Province touts ‘prudent’ budget despite record spending

TORONTO – Government officials say they are taking a “prudent” approach to the province’s finances in the 2024 Ontario budget.

But despite a record $214 billion in spending and a $9.8-billion deficit, critics suggest the province is being overly frugal in key areas.

“Budget 2024 takes a prudent approach to making critical investments in healthcare, infrastructure, and keeping costs down,” stated Perth-Wellington MPP Matthew Rae in a press release issued shortly after the budget was tabled by Minister of Finance Peter Bethlenfalvy on March 26.

Bethlenfalvy used similar language when describing the budget, which includes new government spending on infrastructure and health care.

“These investments and more are a signal to Ontarians of our commitment to keep building Ontario while retaining a prudent, targeted and a responsible approach to public finances,” the minister stated at a news conference.

The projected deficit of $9.8 billion is up from about $3 billion in the 2023/24 budget. Earlier government estimates had been projecting a small surplus for 2024/25.

Bethlenfalvy blamed economic conditions for the higher deficit in this year’s budget, which contains no new taxation.

“In the face of global economic uncertainty and high interest rates that continue to put pressure on Ontario families, our government is taking a responsible approach by investing to rebuild Ontario’s economy without raising taxes,” said Bethlenfalvy.

“As we invest in key public services and infrastructure, including new roads, highways and the largest public transit expansion in North America, we refuse to offload the costs onto hardworking Ontario families or municipalities at a time when they’re counting on us to keep costs down.”

Health care funding

Rae said the government is continuing to “to build Ontario, including rural Ontario,” citing an increase of 1.3 per cent in spending on health care.

Rae’s press release states new and existing health care teams will receive $546 million over three years to expand primary care to an additional 600,000 people in Ontario.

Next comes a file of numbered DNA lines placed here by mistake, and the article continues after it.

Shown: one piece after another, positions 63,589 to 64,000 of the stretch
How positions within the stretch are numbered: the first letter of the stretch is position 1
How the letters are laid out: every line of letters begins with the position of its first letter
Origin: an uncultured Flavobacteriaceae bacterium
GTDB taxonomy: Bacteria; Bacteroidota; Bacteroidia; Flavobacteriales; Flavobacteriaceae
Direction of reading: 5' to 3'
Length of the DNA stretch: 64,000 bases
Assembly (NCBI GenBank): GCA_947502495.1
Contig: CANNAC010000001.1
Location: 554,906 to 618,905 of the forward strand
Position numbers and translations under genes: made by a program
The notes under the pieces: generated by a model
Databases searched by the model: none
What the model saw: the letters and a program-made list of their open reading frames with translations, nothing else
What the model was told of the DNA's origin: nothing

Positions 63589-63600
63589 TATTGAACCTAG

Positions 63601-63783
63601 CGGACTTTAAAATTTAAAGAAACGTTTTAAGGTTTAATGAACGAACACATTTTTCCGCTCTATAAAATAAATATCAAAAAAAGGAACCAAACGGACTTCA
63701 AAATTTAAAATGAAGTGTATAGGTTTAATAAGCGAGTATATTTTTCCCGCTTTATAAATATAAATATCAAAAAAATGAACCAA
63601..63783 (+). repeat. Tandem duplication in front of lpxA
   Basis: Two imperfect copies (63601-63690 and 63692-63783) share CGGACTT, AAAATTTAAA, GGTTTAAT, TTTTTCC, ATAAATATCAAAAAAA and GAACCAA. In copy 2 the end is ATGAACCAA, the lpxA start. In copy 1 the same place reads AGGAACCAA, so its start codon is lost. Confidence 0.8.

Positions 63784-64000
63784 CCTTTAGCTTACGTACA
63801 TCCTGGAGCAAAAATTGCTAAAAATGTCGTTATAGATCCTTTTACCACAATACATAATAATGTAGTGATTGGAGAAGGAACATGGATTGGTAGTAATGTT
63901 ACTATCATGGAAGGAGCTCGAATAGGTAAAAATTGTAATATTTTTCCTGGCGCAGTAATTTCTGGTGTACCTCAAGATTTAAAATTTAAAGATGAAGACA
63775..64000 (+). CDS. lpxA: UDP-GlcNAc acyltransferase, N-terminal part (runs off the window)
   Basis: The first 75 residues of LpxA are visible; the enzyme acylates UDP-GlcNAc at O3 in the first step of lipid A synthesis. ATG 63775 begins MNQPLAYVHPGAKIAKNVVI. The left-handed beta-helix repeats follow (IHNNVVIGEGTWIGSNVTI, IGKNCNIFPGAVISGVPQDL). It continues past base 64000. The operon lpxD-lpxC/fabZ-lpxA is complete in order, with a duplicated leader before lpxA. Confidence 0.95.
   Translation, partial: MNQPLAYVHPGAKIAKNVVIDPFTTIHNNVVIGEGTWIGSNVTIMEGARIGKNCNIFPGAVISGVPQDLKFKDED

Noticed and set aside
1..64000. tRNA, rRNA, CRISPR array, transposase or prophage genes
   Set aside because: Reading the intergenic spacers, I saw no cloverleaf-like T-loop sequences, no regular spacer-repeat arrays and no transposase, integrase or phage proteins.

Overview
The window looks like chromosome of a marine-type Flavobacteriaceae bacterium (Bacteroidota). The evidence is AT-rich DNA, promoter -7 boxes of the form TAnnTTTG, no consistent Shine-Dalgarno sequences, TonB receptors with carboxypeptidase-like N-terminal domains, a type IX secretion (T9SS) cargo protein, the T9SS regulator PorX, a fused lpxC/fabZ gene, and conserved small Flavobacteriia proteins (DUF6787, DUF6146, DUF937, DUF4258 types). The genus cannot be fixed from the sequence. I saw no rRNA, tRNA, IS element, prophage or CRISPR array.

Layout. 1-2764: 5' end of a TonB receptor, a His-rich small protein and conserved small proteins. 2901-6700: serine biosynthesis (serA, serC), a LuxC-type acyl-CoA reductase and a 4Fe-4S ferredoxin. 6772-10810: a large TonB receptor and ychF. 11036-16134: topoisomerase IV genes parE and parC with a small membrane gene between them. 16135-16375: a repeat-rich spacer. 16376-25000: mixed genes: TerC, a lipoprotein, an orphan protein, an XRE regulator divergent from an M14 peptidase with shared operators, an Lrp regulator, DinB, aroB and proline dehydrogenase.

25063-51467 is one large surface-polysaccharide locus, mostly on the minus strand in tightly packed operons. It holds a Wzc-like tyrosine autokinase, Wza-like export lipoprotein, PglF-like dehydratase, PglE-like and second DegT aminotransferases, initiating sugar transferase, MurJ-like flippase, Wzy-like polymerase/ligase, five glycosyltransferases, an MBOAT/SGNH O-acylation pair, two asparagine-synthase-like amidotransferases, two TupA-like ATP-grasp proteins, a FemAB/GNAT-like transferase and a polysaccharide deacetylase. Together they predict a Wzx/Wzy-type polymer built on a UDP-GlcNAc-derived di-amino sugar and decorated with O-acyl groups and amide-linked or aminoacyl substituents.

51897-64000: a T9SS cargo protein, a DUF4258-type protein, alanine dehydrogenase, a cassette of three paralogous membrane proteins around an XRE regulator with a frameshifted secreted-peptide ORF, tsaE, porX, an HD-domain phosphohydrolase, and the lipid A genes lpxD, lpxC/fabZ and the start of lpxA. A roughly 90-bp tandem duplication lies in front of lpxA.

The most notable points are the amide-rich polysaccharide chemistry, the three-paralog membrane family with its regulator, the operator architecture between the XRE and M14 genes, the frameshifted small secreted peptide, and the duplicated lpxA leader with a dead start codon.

In addition, small and rural hospitals will receive $50 million over three years “to support the stabilization of health care capacity in rural and northern communities.”

An additional $500 million over 10 years will be made available to support small hospital projects and community health programs, the release states.

“The province continues to support our rural health care system,” Rae said.

The budget also includes funds for York University, which will build the first medical school in Canada focused primarily on training family doctors, the release states.

A total of $128 million over three years was announced to support the training of 2,000 registered nurses and 1,000 registered practical nurses.

“Additionally, Ontario will invest $2 billion over three years to support increases in compensation for personal support workers, nurses and other frontline care providers,” the release states. 

However, a statement from the Ontario Nurses Association contends the budget “fails to commit” to the public health care system “in a meaningful way” and lacks any details on how announced funds will be used.

The 4% cent increase in hospital funding falls short of what is needed for the system to stabilize, said ONA president Erin Ariss.

“This meagre one-year increase does not begin to address Ontario’s hospitals’ budgets, some of which are using lines of credits to pay off their debts,” stated Ariss.

“This is another missed opportunity for the government to do what’s right for public health care.”

In a pre-budget submission the ONA had recommended the government:

  • legislate safe staffing ratios;
  • close the wage gap for nurses and health care professionals working in primary care, nursing homes, and home and community care; and
  • end the reliance on for-profit clinics and nursing agencies, which the association says are “gouging taxpayers – close to $1 billion yearly – at the expense of the public system.

Local mental health, addictions funding

Locally, the budget designated $9 million over three years for Stonehenge Therapeutic Community and the Guelph Community Health Centre.

Guelph’s 10 Shelldale Cres. permanent supportive housing project received $9 million in operational funding over three years to provide supportive housing and comprehensive mental health and addictions “wraparound health care services.”

The building will house 32 new clients and also increase service levels for the existing 76 high-needs supportive housing residents in the Guelph-Wellington area.

“We are so grateful for this funding from the provincial government through the Ministry of Health, which will make a meaningful difference in the Guelph community,” stated Stonehenge CEO Kristin Kerr in a press release.

“I am equally grateful for the many advocates and partners who helped make this project successful.”